SolGen bucks Comelec norm, vetoes Leni’s stand on shading threshold
Solicitor General Jose Calida, representing the Commission on Elections (Comelec), supported the 50-percent shading in ballots in the recount of votes cast in the 2016 vice presidential elections.
Going against the Comelec’s own standard of a 25-percent threshold, Calida asked the Presidential Electoral Tribunal (PET) to affirm its April 10 decision applying the 50-percent threshold, a move that could cost Vice President Leni Robredo votes in the recount.
Calida campaigned for defeated vice presidential candidate Ferdinand Marcos Jr.
A 50-percent threshold means only ballots on which the ovals have been shaded by at least half would be counted in favor of a candidate, while a 25-percent threshold means only shading a quarter of the oval will be accepted.
Calida, whose office is mandated to serve as counsel to government agencies, told the PET in his 21-page motion that the 50-percent threshold “is not unreasonable, inasmuch as the recount of ballots in election protests is done manually.”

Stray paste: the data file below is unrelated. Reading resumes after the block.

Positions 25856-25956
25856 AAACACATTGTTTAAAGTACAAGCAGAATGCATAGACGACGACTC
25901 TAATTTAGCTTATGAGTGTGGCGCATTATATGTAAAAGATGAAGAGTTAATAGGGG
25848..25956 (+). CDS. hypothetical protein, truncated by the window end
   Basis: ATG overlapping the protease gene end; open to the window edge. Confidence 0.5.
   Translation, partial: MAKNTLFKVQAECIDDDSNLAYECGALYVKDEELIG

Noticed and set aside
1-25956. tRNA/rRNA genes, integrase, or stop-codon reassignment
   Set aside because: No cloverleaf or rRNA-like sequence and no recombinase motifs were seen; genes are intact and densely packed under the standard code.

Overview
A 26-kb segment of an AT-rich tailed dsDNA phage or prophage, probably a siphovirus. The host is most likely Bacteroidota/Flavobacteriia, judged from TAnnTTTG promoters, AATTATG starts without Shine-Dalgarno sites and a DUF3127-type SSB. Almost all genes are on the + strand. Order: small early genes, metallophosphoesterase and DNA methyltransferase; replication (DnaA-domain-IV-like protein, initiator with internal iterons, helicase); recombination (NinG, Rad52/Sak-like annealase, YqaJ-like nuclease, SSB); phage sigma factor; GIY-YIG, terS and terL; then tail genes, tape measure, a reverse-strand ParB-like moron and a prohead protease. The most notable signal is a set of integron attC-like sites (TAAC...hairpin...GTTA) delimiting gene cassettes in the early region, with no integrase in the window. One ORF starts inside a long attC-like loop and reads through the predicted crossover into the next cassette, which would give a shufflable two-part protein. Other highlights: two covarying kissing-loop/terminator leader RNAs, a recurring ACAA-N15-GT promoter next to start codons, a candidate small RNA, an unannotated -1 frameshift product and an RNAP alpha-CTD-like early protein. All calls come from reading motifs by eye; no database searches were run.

He also cited the PET’s own view that the imposition of the 50-percent threshold “is based on the inability of the human eye to distinguish the 25-percent threshold.”
Comelec’s valid vote
Robredo, in arguing for the 25-percent shading guideline, earlier cited the Comelec’s September 2016 filing with the PET setting the threshold for a valid vote at 25 percent.
Calida, however, said the Comelec’s position only “referred to an optical scan counting system, and not a manual counting.” He also argued that the Comelec had “no jurisdiction over vice presidential election contests.”
“The application of the 50-percent threshold will not disenfranchise voters,” Calida said, citing the Comelec manual instructing voters to fully shade the ovals on the ballots.
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